The recent increase was largely due to the spike in sign-ups among the unemployed or workers who saw their hours reduced and lost some of their wages. The relief packages passed by Congress in March 2020 and this year encouraged Medicaid enrollment by giving states additional funding to pay medical costs and sign up more people.
Beyond Medicaid, sales of regular health insurance policies sold on the state insurance exchanges also rose last year, as COVID-19 raced through the population. A 5 percent increase in enrollment in the policies, which are often subsidized, pushed total enrollment to 12 million.
Earlier this year, the American Rescue Plan continued to shore up health coverage by reducing insurance premiums for people who buy the policies. Unfortunately, these and earlier federal supports were temporary measures put in place for the pandemic, and some progress will be reversed when the supports expire at the end of this year or next year.
Despite the recent coverage gains, it has been a bumpy ride. Prior to COVID-19, sales of ACA policies had been slowing after years of marked progress in reducing the U.S. uninsured rate. And in the states that have not expanded Medicaid to reach more residents, the uninsured rates are nearly double the rates in the expansion states – 15.5 percent vs 8.3 percent. …Learn More
June 29, 2021
Enrollment Trends in Medicare Options
Most retirees manage to get by on less than they earned as workers. Yet they devote a much larger percentage of their income to medical care than working people.
To limit their annual spending on care, retirees usually buy some type of insurance policy to help pay the bills Medicare does not cover. But a big shift is under way: the Medigap and employer plans that once dominated are now in decline. Only about a third of retirees have one of these two supplementary arrangements, down from two-thirds in 2002.
Retirees are instead swarming into Medicare Advantage plans – HMOs run by insurance companies – which doubled enrollment in the past decade to become the most popular form of coverage. A small minority of retirees go without any policy at all, so the only premium they pay is for Medicare Part B’s physician coverage. (The Part A hospital coverage has no premium.) At the same time, the vast majority of retirees today enjoy prescription drug coverage, either through a stand-alone Part D plan or as part of an employer or Advantage plan.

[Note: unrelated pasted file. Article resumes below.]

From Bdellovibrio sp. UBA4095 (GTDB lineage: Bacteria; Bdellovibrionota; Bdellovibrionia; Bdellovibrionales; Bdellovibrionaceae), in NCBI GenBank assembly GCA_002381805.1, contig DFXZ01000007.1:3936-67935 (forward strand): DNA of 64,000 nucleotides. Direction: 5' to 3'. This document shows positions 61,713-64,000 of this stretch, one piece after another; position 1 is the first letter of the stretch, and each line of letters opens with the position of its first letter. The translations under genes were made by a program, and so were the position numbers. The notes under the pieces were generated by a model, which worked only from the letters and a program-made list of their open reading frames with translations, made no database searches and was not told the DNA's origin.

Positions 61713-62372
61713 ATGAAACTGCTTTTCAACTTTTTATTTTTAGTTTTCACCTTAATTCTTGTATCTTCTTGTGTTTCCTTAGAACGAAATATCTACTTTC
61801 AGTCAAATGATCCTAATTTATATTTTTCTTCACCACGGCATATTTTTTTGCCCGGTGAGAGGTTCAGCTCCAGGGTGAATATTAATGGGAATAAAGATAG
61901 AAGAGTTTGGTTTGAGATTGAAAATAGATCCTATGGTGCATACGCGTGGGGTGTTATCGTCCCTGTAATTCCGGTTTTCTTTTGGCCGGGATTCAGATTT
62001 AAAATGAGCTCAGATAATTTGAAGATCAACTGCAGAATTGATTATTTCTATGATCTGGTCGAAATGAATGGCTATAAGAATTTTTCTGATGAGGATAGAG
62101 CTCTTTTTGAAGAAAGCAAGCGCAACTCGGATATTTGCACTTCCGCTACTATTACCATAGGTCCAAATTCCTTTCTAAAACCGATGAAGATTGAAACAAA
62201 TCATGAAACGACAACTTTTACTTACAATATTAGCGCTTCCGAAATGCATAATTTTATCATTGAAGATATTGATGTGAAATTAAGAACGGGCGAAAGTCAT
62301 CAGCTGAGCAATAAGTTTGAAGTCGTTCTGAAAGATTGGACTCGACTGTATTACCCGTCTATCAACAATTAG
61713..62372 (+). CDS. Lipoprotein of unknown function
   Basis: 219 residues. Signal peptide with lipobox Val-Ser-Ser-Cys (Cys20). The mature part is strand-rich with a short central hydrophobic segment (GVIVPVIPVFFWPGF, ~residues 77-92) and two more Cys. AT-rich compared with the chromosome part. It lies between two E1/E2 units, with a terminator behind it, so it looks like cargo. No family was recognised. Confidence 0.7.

Helen Levy at the University of Michigan digs into what the market changes mean for retirees’ bottom line in recent research funded by the U.S. Social Security Administration.
With fewer employers offering retiree health insurance, new Medicare beneficiaries focus on the tradeoffs between Medigap and Advantage policies. A big reason the Advantage plans have taken off is lower premiums, which are, on average, substantially below the premiums on Medigap plans. Advantage plans’ other appeal is that they frequently cover extra services like dentists and eyeglasses.
Both Advantage and Medigap plans can still leave beneficiaries with high out-of-pocket spending. The federal limit on Advantage plans’ deductibles and copays increased this year to $7,550 per year, though insurers are permitted to reduce this cap. Many Medigap plans do not have out-of-pocket maximums at all. However, these plans tend to give more protection from large medical bills overall.
Just as important to retirees as paying the bills is the risk of being socked with inordinately high spending on hospital and physician care in a bad year. Levy defines this unpredictability as retirees having to shell out more than 10 percent of income out of their pockets, excluding all premiums.
Under this standard, about 23 percent of the retirees in the study with Advantage plans spent more than 10 percent of their income for care – versus 17 percent of Medigap buyers. About 28 percent of those without any coverage outside of Medicare exceeded the 10-percent threshold. …Learn More
June 3, 2021
Automation of Jobs Fuels Overdose Deaths
The rise in opioid addiction has created an epidemic of drug overdose deaths in the United States. But what increases the risk that people develop the disorder in the first place?
Automation of the U.S. economy turns out to be a contributing factor, as workers lose good jobs to industrial robots and despair about being disengaged from the labor force, conclude researchers at the University of Pennsylvania and Yale in a study funded by the U.S. Social Security Administration.